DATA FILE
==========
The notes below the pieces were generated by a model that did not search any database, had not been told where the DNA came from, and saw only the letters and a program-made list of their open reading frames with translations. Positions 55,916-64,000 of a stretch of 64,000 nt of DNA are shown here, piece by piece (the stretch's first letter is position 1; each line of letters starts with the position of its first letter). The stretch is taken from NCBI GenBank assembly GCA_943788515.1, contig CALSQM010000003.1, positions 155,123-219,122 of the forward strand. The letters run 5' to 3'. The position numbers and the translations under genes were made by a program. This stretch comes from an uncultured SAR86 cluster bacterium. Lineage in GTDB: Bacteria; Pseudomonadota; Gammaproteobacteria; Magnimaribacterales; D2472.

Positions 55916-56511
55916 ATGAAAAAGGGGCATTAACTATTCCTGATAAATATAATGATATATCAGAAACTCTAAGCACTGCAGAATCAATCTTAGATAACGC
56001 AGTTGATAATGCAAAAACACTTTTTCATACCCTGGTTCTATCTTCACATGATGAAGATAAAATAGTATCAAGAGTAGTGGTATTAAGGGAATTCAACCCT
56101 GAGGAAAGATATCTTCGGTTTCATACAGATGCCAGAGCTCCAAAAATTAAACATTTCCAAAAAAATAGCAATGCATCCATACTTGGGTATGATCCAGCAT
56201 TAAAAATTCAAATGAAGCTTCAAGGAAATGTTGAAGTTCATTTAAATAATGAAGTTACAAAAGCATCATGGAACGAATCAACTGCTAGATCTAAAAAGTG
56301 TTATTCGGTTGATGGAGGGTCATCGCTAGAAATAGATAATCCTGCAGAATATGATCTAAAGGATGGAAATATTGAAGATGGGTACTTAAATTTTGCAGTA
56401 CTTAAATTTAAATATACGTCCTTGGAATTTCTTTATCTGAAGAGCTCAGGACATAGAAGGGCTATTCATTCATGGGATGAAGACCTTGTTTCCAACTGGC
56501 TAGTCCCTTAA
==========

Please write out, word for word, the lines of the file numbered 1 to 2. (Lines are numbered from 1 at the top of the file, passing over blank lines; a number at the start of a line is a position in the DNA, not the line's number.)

The notes below the pieces were generated by a model that did not search any database, had not been told where the DNA came from, and saw only the letters and a program-made list of their open reading frames with translations. Positions 55,916-64,000 of a stretch of 64,000 nt of DNA are shown here, piece by piece (the stretch's first letter is position 1; each line of letters starts with the position of its first letter). The stretch is taken from NCBI GenBank assembly GCA_943788515.1, contig CALSQM010000003.1, positions 155,123-219,122 of the forward strand. The letters run 5' to 3'. The position numbers and the translations under genes were made by a program. This stretch comes from an uncultured SAR86 cluster bacterium. Lineage in GTDB: Bacteria; Pseudomonadota; Gammaproteobacteria; Magnimaribacterales; D2472.

Positions 55916-56511